But the hard part is, if he says no, you have to bear with what he gives you. Otherwise, most doctors will not keep you on as a patient and you will be left with no pain relief at all :( Not a happy choice!
Hi! I've read and commented on your journals before and I'm sorry to see that you are going through this.
When I was prescribed Gaba/Neurontin for a short time in 08 I remember reading that it had been used to help alcoholism and methamphetamine addiction. Not to help with alcohol/meth withdrawls, just to help someone not want to drink. I looked up the information from Pfizer on google, though, and it didn't have the same information that I had read back in 08, so I don't know.
It seems like it would help with the pain of withdrawl because it helps nerve pain in general but, again, I don't know at all if it would help.
I understand what you are going through. People are quick to judge unless they have been there and are in your shoes. It sounds like you have built up a tolerance to the Percocet. People hear the amount you are taking and will automatically label you a drug addict. What worries me is that you can go through some serious withdrawles that can include seizures. Klonopin, Ativan, Xanax, and Clonidine can help with this. You do NOT want to stay on these medications for a long period of time and risk getting addicted to them. Like I said before, it sounds like your body has built up a tolerance to the percocet and taking 25 a day is hard on liver. Your doctor needs to perscribe you a long acting pain medication instead of a short acting medication like percocet so you get better pain control. I understand your pain. Nothing is worse than nerve pain. Hope this helps some what. try to take the reccomended daily dose your doctor perscribes so you dont run out. It also helps to change pain medications every 6 months so you don't build up a tolerance to them. This is documented in research by the top pain specialists. Good luck and my prayers are with you. God Bless.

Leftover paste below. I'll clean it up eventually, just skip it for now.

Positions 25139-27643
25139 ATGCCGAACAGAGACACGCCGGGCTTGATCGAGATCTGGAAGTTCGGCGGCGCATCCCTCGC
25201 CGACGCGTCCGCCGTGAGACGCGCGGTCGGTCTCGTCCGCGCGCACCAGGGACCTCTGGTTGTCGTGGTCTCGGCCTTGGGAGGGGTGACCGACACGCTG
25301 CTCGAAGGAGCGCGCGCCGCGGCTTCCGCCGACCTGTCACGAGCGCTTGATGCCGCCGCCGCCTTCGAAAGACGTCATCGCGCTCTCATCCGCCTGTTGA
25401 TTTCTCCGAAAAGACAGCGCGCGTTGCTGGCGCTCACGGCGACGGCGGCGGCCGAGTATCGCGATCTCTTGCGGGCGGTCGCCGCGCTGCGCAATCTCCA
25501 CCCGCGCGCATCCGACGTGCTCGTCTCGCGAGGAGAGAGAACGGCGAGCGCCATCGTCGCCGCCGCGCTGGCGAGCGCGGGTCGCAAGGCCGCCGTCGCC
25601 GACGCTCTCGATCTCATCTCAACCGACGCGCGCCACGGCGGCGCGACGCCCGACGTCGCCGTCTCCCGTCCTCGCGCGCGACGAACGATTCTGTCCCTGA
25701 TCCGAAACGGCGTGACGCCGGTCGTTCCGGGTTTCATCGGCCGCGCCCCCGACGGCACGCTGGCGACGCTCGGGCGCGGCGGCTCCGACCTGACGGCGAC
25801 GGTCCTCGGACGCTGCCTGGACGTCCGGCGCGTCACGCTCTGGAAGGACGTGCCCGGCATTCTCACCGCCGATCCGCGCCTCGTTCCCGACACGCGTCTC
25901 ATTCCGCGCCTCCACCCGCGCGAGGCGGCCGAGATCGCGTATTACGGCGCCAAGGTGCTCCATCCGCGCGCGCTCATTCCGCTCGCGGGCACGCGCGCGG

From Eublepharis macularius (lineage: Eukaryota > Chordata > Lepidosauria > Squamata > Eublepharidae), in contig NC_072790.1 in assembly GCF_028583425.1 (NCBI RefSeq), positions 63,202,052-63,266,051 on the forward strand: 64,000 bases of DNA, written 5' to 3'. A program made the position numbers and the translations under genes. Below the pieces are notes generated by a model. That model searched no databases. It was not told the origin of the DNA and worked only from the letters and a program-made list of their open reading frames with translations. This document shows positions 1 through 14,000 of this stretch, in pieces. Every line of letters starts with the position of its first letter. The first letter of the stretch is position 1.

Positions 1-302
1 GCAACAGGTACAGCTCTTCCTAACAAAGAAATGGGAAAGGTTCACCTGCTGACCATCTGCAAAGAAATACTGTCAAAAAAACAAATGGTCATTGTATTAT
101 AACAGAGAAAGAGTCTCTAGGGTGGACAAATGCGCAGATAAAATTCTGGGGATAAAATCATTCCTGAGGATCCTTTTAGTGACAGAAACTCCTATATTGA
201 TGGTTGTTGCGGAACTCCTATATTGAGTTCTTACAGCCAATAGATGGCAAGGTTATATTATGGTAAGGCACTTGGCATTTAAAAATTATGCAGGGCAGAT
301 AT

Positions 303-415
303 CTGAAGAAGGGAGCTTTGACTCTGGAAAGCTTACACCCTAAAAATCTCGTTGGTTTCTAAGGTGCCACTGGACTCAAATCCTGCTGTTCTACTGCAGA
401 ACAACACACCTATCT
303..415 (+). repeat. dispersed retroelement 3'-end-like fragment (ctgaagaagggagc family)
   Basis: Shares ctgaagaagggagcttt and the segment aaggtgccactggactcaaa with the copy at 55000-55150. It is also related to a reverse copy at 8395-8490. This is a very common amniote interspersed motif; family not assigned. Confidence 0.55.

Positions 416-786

You might want to think about trying to switch to Lyrica if you have good insurance or can get it through the pharmaceutical companies compassion program. Doctor's office get a lot of samples of it as well. That might also help you cut down on the Percocet. No disrespect, but for chronic nerve pain, long acting pain medication is the standard treatment.
This site complies with the HONcode standard for trustworthy health information.
The Content on this Site is presented in a summary fashion, and is intended to be used for educational and entertainment purposes only. It is not intended to be and should not be interpreted as medical advice or a diagnosis of any health or fitness problem, condition or disease; or a recommendation for a specific test, doctor, care provider, procedure, treatment plan, product, or course of action. Med Help International, Inc. is not a medical or healthcare provider and your use of this Site does not create a doctor / patient relationship. We disclaim all responsibility for the professional qualifications and licensing of, and services provided by, any physician or other health providers posting on or otherwise referred to on this Site and/or any Third Party Site. Never disregard the medical advice of your physician or health professional, or delay in seeking such advice, because of something you read on this Site. We offer this Site AS IS and without any warranties. By using this Site you agree to the following Terms and Conditions. If you think you may have a medical emergency, call your physician or 911 immediately.